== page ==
The Economic Groundhog Explores New Lows

Dear Fellow Trader,

Last night, my wife and I found ourselves in Tampa, Florida.

At Republic Risk Letter this morning, we introduced the Negative Momentum Alligator. He fell off his surfboard after the positive wave of momentum crashed over his head following an abysmal U.S. bond auction that showed weak demand for U.S. debt.

With our signals turning negative at the end of the day, we've avoided today's selloff - and moved ourselves back into a "Wait and See" approach.

"You will short the market... and like it!"

But there's another animal more dangerous than this guy above.

The Economic Groundhog.

"Punxsutawney Paul" Krugman - a person who has shamelessly turned economics into a partisan subject. He keeps saying the same things repeatedly - yet no one thinks of him as a forecaster anymore... You'll recall Krugman recently called for the Fed to abandon its inflation target and simply declare victory.

It seems that Krugman is getting impatient. He wants to claim victory...

He needs to.

So, yesterday, Krugman - a Nobel Laureate who should know better - tried to celebrate victory and claim "Six more weeks of Bidenomics spring."

This may be the single most disingenuous economic post I've ever read.


We did it! Inflation is over!

All you must do to believe this nonsense is strip out everything that matters to American consumers.

Just don't count energy... food... housing... or how you get to work into the inflation battle. Americans don't need any of those things, right?

Instead, live in a hollowed-out big-screen television and eat the copper wiring for sustenance.

Natural gas was down so we can celebrate that. Instead of buying bottled water, you can just suck down a bowl of LNG with your cracker rations.

Krugman later said he was being too flip about it. But he was just being arrogant.

He went on to try to explain himself, which doesn't work in the social media world.

Plenty of people called him on it. But I'm sure he already knows the obvious

The four things he removed from the CPI reading... represent two-thirds of it.

Data... that Krugman should consider.

The CPI report also suggests that "Food Away from Home" is only up 6%, while food generally is up 3.7% annually. Apparently, they're happy to lie to us at the Federal level (I go to the store four times a week. I can't name an item that isn't up more than 10%. Even the Iced Tea packs I buy are up 15% year-over-year.)

Krugman's declaration of victory would be the same as if he were the quarterback of the New York Jets. His team is down 3 points with ten seconds to go. It's third down, and he has to move the ball five yards to get into field goal range.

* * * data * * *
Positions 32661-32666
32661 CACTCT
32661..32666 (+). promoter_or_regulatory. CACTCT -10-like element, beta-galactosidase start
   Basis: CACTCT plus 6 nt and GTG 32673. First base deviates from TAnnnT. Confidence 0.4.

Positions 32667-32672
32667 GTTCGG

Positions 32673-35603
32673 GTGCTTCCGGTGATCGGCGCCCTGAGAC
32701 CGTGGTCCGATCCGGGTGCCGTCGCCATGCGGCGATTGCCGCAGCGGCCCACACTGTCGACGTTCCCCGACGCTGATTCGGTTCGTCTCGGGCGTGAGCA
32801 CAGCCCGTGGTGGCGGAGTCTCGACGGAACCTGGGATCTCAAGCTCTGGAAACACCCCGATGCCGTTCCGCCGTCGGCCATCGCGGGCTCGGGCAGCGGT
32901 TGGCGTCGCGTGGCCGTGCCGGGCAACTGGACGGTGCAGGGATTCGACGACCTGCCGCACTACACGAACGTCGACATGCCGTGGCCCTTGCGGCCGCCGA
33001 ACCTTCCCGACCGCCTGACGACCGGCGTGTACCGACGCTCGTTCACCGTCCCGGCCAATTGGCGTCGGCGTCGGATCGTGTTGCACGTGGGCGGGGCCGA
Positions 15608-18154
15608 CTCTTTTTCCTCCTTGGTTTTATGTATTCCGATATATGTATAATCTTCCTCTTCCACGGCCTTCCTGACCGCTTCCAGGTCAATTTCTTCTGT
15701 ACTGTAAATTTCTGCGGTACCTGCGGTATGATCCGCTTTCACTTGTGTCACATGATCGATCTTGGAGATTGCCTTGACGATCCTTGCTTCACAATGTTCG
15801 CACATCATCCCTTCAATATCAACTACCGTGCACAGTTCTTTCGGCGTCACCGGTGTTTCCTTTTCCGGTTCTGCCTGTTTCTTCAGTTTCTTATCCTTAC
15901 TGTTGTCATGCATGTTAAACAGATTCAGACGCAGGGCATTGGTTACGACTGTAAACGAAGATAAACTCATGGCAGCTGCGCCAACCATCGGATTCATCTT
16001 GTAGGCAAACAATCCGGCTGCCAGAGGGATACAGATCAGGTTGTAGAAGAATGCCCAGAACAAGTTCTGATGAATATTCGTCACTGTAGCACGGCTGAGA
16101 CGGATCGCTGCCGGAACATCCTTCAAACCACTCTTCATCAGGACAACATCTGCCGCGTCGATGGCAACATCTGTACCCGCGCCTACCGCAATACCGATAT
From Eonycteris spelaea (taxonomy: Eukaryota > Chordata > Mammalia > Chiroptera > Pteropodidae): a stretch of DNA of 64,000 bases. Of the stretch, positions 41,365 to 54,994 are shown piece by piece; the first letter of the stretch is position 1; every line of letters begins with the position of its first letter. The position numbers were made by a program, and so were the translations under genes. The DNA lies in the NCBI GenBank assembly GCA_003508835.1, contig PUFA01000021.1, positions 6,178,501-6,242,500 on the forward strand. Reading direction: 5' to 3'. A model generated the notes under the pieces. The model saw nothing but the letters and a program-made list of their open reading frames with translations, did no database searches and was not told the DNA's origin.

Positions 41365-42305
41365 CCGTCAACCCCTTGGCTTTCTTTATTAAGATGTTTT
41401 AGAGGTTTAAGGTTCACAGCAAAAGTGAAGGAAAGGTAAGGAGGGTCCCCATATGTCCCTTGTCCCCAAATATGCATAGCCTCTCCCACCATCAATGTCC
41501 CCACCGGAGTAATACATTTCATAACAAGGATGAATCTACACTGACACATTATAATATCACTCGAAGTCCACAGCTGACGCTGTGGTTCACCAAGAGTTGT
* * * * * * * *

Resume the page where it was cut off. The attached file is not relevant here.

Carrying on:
Instead, he drops back to pass, holds the ball for eight seconds, and then launches the ball directly through the field goalposts.

And then, he takes his helmet off, runs into the tunnel, and shakes his finger in the air claiming, "We're No. 1."

It makes absolutely ZERO sense to me.

I'd be angry at Krugman, but the Trump years completely shattered the man.

Equity Signals and ETFs

As you know, we have three primary signals for the market.

We track equity strength in the Russell 2000 (IWM), Nasdaq 100 (QQQ), and S&P 500 ETF (SPY).

Each sector has a positive way to trade it and an inverse way to trade it.

There are also leveraged funds that some traders like to use to either profit or hedge depending on specific market conditions. Today, I want to outline the ETFs that can be considered when these indicators change. (I don't recommend owning them late in a momentum cycle).

Trading these can be quite intense for some. But when the signals shift and the winds change... or sectors or indices are oversold, they can be a cleaner way to trade or invest for weeks instead of playing around with options.

The first column of letters are the tickers for ETFs that track the performance of each sector. The -1x are inverse ETFs. I don't commonly track those simply because not every sector has a reliable negative single ETF. But there are inverse ETFs on the key indices.

The final two columns (unless noted) are leveraged ETFs that deliver 300% performance based on the movement in the underlying index or sector. For example, the FAS (Financial Leveraged ETF) returns 300% of gains made by the financial sector in a day. And the FAZ returns 300% for the financial sector's losses in a single day. These funds use leverage to magnify such returns.

I don't advise that you run out and start trading these based on the signals.

They are essential to helping us identify the movement of flows and sector strength.

Of course, we're always focused on the individual signals.

If you want to invest in ETFs when positive flows come back into a sector, even the sector ETF with no leverage can be a much more desirable alternative than picking just one name.

We can wait until - for example - we see positive flows into Materials and buy the ETF for as long as the money keeps rolling in. For example, energy just had a 13-week rally before the selloff that I recently predicted.

We'll continue to focus on the best way to manage risk over at the Republic Risk Letter. I'll be back this weekend for insights into earnings season, expectations for next week, and the recent head fake that took this market lower on Friday.

Stay Positive,

Garrett Baldwin

Secretary of Defense